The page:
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The Daily Wildcat

The Daily Wildcat


    Arizona finds new stopper

    Arizona guard Jawann McClellan (5) stays with Texas A&M wing Josh Carter in the Wildcats 78-67 upset of the then-No. 9 Aggies on Sunday in McKale Center. After coming to Arizona as a vicious scorer, McClellan, a senior, has taken on the role of a defensive shut-down player.
    Arizona guard Jawann McClellan (5) stays with Texas A&M wing Josh Carter in the Wildcats’ 78-67 upset of the then-No. 9 Aggies on Sunday in McKale Center. After coming to Arizona as a vicious scorer, McClellan, a senior, has taken on the role of a defensive shut-down player.

    During his time coaching in the NBA, UA interim head coach Kevin O’Neill observed that most good teams pay at least two players to be defensive stoppers, one starter and one reserve.

    Senior guard Jawann McClellan has taken over that responsibility of guarding the opponent’s top scorer in Arizona’s improving man-to-man defense, with O’Neill calling him the Wildcats’ best player at locking down his man.

    “”Jawann’s a guy that has become a defensive stopper for us,”” O’Neill said. “”He has a huge heart, he has tenacity, he has intensity. He has a shutdown mentality on the defensive end, and if Jawann’s going to play after he leaves here, that will be his role.””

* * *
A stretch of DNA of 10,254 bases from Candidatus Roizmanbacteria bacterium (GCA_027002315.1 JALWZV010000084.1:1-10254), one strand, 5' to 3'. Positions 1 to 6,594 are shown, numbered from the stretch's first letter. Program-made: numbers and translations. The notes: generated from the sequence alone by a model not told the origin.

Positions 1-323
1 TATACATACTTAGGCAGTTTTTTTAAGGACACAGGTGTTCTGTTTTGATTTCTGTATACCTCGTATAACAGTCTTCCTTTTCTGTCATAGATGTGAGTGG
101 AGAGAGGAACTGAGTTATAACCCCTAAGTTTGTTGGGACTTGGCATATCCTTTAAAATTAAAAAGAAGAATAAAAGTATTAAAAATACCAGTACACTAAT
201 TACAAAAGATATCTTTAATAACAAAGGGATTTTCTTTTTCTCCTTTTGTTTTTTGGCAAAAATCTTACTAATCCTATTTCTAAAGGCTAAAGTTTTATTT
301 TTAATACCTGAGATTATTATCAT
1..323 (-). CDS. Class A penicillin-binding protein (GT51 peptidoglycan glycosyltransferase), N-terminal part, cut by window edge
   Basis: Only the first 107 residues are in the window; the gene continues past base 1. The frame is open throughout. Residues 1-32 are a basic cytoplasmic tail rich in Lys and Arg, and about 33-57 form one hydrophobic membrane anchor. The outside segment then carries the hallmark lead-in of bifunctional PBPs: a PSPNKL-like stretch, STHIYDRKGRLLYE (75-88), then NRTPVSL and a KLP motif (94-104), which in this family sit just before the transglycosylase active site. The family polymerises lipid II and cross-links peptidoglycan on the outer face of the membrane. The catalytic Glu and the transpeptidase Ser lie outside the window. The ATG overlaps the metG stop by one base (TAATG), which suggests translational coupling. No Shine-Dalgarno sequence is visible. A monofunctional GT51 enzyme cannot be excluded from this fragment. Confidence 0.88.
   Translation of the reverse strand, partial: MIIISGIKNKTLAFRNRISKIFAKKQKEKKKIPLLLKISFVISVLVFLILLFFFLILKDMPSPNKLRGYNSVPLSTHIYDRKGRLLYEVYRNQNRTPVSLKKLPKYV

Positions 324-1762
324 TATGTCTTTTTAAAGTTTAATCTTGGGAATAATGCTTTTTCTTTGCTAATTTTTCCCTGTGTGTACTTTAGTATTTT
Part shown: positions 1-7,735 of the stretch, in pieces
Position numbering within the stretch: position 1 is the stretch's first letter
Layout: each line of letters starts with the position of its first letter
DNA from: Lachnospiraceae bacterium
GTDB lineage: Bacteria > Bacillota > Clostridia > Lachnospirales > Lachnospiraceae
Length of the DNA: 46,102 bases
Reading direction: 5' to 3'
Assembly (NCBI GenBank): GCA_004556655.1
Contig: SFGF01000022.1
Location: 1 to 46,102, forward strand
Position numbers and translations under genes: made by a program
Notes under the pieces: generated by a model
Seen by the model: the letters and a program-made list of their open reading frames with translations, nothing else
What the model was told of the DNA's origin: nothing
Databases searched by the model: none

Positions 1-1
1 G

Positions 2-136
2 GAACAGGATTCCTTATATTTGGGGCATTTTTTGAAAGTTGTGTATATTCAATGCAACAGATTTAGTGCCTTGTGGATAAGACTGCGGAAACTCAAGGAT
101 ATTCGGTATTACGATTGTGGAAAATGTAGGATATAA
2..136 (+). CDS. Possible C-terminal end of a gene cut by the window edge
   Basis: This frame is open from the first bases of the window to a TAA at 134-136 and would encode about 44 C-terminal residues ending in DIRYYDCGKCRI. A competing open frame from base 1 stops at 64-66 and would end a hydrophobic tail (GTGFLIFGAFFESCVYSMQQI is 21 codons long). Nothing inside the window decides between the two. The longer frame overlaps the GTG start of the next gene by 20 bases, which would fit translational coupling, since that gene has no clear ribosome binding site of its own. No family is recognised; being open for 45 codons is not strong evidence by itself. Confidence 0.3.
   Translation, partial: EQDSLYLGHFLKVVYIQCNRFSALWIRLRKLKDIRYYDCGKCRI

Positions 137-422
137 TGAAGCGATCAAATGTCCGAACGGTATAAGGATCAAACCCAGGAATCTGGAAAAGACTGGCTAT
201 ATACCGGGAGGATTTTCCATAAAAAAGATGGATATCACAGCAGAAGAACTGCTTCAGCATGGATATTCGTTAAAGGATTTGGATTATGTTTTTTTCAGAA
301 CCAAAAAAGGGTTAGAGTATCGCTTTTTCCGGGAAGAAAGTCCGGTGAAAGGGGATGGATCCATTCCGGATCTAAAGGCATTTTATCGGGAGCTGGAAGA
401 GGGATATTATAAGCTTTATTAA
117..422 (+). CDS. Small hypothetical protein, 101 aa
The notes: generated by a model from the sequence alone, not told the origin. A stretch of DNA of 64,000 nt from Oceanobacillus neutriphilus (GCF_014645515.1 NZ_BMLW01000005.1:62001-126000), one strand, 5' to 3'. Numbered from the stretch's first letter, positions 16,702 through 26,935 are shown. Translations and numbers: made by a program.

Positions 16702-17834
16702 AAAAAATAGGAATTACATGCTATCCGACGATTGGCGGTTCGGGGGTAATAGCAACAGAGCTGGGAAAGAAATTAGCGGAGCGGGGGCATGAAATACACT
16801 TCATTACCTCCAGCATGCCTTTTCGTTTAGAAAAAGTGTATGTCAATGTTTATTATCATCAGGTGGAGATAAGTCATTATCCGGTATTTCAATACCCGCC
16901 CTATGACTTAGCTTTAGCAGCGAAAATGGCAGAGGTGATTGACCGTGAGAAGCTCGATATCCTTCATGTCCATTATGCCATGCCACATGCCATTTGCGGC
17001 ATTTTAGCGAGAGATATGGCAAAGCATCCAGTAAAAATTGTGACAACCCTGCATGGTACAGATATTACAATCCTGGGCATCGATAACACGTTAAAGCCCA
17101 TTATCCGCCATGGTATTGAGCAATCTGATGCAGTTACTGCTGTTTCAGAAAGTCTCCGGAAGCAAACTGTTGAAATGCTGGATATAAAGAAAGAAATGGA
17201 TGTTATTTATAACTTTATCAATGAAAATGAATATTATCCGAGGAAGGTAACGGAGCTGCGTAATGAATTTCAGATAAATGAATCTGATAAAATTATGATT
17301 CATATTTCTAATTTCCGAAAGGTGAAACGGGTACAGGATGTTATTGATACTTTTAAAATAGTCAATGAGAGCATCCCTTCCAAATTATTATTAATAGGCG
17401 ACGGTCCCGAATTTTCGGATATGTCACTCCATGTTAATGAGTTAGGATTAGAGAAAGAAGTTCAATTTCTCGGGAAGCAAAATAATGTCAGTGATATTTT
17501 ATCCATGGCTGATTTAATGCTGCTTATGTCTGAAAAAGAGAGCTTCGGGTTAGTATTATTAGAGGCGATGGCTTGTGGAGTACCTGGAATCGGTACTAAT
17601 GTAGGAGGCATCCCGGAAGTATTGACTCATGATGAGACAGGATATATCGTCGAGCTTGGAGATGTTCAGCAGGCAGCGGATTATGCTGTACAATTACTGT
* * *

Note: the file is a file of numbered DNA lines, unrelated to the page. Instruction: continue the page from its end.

O’Neill compared McClellan’s job on the Wildcats to Bruce Bowen’s with the San Antonio Spurs: be a glue guy who plays shutdown defense and hits open shots.

    The adjustment has not been easy for McClellan, his high school’s all-time leading scorer who appeared to be headed for a collegiate career scoring points in bunches following a solid freshman season.

    After missing all but two games as a sophomore and a junior year in which his knees slowed him down the stretch following a strong start, McClellan’s job is to be a complementary scorer rather than a go-to guy.

    He did just that in Sunday’s comeback win against then-No. 9 Texas A&M, nailing a 3 to give Arizona its first lead since trailing by 20 and then hitting another long ball later in the half that put the Wildcats on top for good.

    His outlook wasn’t so rosy after Arizona’s loss to then-No. 4 Kansas, when McClellan did not score in the second half and was not even on the floor for the Wildcats’ potential game-winning shot in regulation. The ball ended up in the hands of forward Bret Brielmaier.

    “”If you’re any kind of player you always want the ball in your hands,”” McClellan said. “”You dream of something like that. I watched (former Wildcat) Salim (Stoudamire) do it numerous times my freshman year, and when you’re a senior you feel like you should have the ball.””

    The next day McClellan met with O’Neill for what he called a “”man-to-man conversation,”” in which McClellan said O’Neill told him he should have received more touches. Forward Chase Budinger attempted 23 shots in that game, and guard Jerryd Bayless took nine from the field and another seven from the free-throw line.